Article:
Ad blockers rising = innovation happening · 2015-08-11 16:39 by Ben Williams
The newest PageFair and Adobe ad blocking report entitled The cost of ad blocking came out yesterday. Already, articles are out talking about the report and focusing on how much money will be lost to advertisers. I’m sorry, but did my eyes just roll out loud?
First of all, the growth of ad blocking year in and year out demonstrates a permanently changed culture that empowers users who demand total user control of their Internet experience. Ad blocking growth has been organic and users have spoken and continue to speak with their clicks.
Further validation of ad blocking has come in recent months, with Larry Page saying that advertisers need to create better ads in response to more blocking. Also, Apple’s announcement that they’ll bake ad blocking capabilities into iOS 9 raised plenty of eyebrows, while demonstrating ad blocking’s move toward the mainstream.
Let me take a quick minute of your time to revisit “why” people would consider using ad blockers in the first place. A very interesting part of the report asked people who do not use ad blockers what would make them start using one. Turns out that …
- 41 percent said they would start using an ad blocker if the number of ads increased from what they currently see. This jumped to 57 percent among millennials.
- 50 percent said they would switch on an ad blocker if they thought their personal information was being misused.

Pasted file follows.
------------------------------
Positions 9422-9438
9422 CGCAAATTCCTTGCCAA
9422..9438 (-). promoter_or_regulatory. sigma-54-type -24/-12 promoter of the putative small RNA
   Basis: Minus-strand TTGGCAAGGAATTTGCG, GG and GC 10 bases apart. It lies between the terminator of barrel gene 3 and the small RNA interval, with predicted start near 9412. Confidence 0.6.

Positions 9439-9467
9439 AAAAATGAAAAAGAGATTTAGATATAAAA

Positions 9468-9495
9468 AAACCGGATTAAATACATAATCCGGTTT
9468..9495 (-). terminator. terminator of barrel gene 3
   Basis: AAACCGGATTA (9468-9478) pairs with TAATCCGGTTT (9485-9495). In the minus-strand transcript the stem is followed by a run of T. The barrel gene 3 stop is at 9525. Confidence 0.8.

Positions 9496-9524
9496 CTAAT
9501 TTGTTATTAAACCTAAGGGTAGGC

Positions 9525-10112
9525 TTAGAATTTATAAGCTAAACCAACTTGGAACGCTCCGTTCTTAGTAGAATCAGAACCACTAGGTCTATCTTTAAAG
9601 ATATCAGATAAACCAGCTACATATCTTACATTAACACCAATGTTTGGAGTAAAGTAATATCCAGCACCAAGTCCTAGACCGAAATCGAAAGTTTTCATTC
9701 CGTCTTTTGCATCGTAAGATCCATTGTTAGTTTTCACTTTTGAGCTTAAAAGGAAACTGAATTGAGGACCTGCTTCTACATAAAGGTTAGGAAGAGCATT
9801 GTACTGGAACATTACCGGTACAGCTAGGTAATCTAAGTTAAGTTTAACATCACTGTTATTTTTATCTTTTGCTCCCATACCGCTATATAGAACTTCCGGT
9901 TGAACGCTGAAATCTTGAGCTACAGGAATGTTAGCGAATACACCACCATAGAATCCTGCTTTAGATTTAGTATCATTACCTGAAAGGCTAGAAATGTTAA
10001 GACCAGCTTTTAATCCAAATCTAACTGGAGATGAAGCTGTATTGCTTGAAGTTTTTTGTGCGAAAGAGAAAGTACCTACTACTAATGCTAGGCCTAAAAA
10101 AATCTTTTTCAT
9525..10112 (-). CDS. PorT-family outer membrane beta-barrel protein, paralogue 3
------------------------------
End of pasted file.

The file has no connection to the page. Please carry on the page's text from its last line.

- Only 11 percent said they would never turn on an ad blocker. This should give advertisers a reason to celebrate.
Finally, the report said that mobile will drive ad blocking in the future, pointing out that the mobile version of Safari holds 51 percent of the mobile browsing market. This in combination with Apple’s announcement, according to the report, will push mobile ad blocking. As I wrote last week, we are planning an iOS app for Safari; and for all those who want to take control in their hands now Adblock Browser will be on Android AND iOS come September (it’s already on Android, in beta ATM).
We think the people have spoken: ad blockers are here to stay. Now the industry must get a grip, and decide to actively participate in making the Internet a better place with better ads … and even new monetization methods. Imagine that?!!
Bottom line: let’s put down the world’s smallest violin, and recognize ad blocking for what it is: innovation. Would anyone argue that online ads don’t need a little of that? Let’s get to work!
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